Boko Haram attacks continue despite recent arrests
by Onize Ohikere
Posted 7/02/15, 03:14 pm
The latest attack by the insurgent group Boko Haram left nearly 100 Muslims dead Wednesday night. A local government official said the militant Nigerian extremists killed 97 people as they prayed in a mosque before breaking their fast during the holy month of Ramadan.
Despite the attack, African authorities are reporting some success fighting the terrorists, announcing recent arrests of some Boko Haram members.
Security forces in Chad arrested leader Bahna Fanaye, alleging he trafficked weapons between Nigeria, Chad, and Cameroon, along with two others. A search of Fanaye’s home yielded weapons, documents, and communication materials.
In Nigeria, the military reportedly arrested a businessman who helped with the abduction of more than 300 schoolgirls from the northeastern town of Chibok last year. Dozens of the girls escaped but 219 remai unaccounted for.
Maj. Gen. Chris Olukolade, spokesman for Nigeria’s Defense Ministry, said Babuji Ya’ari headed an “intelligence cell” for Boko Haram while remaining a member of a vigilante group. Olukolade said Ya’ari also coordinated several attacks on the northeastern city of Maiduguri in the last four years.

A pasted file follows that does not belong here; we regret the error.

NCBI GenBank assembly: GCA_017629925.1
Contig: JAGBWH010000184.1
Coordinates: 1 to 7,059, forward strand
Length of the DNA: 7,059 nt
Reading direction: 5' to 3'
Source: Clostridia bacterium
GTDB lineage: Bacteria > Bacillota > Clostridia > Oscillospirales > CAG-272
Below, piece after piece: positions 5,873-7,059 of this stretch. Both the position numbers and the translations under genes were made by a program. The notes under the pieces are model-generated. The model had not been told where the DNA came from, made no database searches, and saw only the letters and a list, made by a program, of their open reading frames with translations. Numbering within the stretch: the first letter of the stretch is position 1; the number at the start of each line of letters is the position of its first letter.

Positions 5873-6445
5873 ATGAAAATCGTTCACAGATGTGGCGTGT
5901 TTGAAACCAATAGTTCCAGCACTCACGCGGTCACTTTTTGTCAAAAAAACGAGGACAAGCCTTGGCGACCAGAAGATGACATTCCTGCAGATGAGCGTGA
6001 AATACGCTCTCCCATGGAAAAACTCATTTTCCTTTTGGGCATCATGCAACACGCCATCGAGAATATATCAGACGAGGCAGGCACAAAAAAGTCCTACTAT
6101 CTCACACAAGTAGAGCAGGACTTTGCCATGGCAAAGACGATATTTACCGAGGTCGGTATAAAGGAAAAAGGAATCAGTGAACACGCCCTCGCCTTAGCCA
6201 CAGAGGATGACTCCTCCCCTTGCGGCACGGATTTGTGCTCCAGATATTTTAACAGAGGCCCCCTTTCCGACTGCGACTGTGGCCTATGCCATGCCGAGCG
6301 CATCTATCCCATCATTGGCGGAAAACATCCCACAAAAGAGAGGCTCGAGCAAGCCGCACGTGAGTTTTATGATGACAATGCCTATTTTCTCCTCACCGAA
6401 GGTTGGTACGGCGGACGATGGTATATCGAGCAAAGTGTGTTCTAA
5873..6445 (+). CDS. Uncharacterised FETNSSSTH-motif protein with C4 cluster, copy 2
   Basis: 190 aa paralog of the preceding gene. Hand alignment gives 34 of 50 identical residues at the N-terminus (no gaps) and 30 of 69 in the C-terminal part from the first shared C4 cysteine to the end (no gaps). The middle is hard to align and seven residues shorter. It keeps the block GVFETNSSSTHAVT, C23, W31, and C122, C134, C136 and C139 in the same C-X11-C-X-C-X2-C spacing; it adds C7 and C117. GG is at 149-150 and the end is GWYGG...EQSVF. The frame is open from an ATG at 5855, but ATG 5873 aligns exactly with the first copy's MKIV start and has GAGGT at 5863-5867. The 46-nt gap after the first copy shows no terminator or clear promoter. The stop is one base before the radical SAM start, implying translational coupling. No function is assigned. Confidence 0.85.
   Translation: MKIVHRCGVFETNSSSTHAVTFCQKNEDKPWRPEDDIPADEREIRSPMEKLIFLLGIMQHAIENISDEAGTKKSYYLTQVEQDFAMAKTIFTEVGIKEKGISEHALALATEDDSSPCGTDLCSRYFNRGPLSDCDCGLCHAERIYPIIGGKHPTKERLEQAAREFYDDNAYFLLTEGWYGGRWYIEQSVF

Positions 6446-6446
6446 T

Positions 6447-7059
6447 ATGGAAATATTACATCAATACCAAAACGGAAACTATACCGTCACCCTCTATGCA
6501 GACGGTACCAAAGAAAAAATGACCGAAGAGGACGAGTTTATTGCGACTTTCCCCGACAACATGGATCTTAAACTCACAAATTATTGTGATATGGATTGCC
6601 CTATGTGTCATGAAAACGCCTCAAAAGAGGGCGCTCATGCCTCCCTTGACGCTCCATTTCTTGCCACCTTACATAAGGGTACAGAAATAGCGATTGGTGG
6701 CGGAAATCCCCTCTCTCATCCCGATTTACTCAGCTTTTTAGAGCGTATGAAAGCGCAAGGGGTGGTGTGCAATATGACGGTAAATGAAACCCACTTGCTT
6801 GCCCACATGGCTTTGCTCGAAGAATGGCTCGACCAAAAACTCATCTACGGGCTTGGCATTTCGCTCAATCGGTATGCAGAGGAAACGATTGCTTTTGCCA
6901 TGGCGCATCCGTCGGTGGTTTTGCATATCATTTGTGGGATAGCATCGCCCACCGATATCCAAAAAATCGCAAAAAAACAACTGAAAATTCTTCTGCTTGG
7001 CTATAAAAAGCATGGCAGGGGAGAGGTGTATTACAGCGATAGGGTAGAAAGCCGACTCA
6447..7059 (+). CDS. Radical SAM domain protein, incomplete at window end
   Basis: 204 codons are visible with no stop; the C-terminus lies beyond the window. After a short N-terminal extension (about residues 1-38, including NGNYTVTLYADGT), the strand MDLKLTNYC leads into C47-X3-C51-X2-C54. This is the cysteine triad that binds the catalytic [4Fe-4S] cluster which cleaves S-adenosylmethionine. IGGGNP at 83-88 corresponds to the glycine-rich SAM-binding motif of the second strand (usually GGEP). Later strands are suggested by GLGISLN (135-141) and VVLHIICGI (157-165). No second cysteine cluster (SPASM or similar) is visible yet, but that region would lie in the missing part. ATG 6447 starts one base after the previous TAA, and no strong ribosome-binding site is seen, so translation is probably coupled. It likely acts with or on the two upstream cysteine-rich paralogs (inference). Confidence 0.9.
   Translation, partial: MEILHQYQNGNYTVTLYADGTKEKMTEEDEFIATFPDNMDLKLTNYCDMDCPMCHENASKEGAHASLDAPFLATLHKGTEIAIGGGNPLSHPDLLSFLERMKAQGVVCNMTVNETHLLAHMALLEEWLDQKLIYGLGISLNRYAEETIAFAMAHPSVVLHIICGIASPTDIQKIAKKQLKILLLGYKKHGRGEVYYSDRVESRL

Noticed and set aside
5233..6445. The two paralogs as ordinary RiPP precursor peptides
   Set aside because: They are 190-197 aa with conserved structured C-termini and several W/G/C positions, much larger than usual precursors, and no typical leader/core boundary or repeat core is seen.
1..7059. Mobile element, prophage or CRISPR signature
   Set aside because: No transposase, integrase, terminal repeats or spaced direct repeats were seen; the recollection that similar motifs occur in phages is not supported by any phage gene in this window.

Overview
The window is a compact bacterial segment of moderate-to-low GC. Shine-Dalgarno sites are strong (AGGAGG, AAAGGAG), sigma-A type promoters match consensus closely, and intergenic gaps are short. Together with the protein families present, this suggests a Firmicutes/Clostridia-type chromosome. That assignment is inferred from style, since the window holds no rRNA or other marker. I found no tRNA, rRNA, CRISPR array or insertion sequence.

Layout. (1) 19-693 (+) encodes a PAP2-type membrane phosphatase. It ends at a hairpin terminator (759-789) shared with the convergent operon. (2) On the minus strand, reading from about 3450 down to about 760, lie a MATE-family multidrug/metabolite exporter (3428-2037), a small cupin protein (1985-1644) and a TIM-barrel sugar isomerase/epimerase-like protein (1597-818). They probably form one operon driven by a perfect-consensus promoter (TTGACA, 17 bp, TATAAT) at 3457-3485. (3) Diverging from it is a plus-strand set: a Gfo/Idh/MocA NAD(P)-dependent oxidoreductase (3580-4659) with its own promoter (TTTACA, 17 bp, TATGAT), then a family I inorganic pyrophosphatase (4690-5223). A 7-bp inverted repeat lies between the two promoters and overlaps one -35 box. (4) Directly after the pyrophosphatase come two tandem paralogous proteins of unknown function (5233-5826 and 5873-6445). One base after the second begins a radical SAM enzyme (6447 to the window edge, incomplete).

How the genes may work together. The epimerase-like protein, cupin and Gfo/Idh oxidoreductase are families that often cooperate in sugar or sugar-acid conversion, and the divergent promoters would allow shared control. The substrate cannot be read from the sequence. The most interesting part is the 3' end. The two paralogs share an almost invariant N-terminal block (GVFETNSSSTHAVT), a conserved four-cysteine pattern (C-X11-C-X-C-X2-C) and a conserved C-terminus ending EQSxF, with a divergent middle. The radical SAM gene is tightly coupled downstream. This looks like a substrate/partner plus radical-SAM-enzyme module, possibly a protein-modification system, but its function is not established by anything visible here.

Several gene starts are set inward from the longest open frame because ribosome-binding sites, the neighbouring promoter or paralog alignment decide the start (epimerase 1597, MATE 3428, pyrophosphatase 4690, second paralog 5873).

But some analysts question reports of increasing arrests.
“What we have are statements by the military,” said John Campbell, a senior fellow at the Council on Foreign Relations. “In the past at least, they haven’t been very reliable.”
The Nigerian military claimed to have killed Boko Haram’s leader, Abubakar Shekau, at least three times, but videos show him still alive and making statements about current attacks.
Nigeria, Chad, Cameroon, Niger, and Benin established a Multi-National Joint Task Force this year to defeat Boko Haram. Campbell believes the recent arrests may be national efforts without links to the task force.
“For a multilateral effort to be successful, there’ll have to be a political commitment between the countries involved,” he said. “Working that out might take some time.”
Boko Haram remains in control of a swath of northeastern Nigeria roughly the size of Belgium and is responsible for more than 13,000 deaths since its insurgency began in 2009.
The Associated Press contributed to this report.
Onize is a reporter for WORLD Digital based in Abuja, Nigeria.